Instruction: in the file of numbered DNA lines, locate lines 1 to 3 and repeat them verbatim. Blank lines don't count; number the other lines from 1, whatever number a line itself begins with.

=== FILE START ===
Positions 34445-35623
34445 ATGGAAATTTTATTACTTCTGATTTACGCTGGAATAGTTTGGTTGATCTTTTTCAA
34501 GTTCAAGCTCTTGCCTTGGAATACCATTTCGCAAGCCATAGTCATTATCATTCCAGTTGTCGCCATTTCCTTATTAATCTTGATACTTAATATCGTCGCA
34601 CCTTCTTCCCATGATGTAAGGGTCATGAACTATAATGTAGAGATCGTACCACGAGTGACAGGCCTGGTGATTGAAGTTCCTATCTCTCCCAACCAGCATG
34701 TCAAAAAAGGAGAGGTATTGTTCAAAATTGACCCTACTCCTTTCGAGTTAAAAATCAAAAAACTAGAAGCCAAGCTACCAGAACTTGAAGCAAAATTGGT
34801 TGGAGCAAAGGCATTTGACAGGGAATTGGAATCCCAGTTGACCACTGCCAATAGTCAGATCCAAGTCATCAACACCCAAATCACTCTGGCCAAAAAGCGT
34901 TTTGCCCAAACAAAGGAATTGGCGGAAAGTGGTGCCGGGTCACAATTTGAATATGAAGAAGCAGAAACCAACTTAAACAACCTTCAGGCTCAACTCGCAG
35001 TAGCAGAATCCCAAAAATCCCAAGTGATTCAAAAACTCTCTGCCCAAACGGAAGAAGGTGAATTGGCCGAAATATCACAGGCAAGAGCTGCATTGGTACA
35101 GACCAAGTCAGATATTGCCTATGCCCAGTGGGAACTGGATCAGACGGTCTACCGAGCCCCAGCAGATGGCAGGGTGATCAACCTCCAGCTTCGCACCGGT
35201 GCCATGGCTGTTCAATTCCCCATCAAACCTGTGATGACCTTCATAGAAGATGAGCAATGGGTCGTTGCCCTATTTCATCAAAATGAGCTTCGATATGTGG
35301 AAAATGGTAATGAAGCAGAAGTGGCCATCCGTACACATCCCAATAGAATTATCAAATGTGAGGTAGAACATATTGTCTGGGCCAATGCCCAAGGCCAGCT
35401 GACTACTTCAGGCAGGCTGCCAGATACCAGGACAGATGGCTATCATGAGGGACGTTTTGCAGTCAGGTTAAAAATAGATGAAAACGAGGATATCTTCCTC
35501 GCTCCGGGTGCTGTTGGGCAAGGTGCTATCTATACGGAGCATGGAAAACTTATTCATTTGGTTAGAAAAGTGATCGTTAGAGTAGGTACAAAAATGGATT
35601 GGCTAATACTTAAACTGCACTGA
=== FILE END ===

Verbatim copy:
Positions 34445-35623
34445 ATGGAAATTTTATTACTTCTGATTTACGCTGGAATAGTTTGGTTGATCTTTTTCAA
34501 GTTCAAGCTCTTGCCTTGGAATACCATTTCGCAAGCCATAGTCATTATCATTCCAGTTGTCGCCATTTCCTTATTAATCTTGATACTTAATATCGTCGCA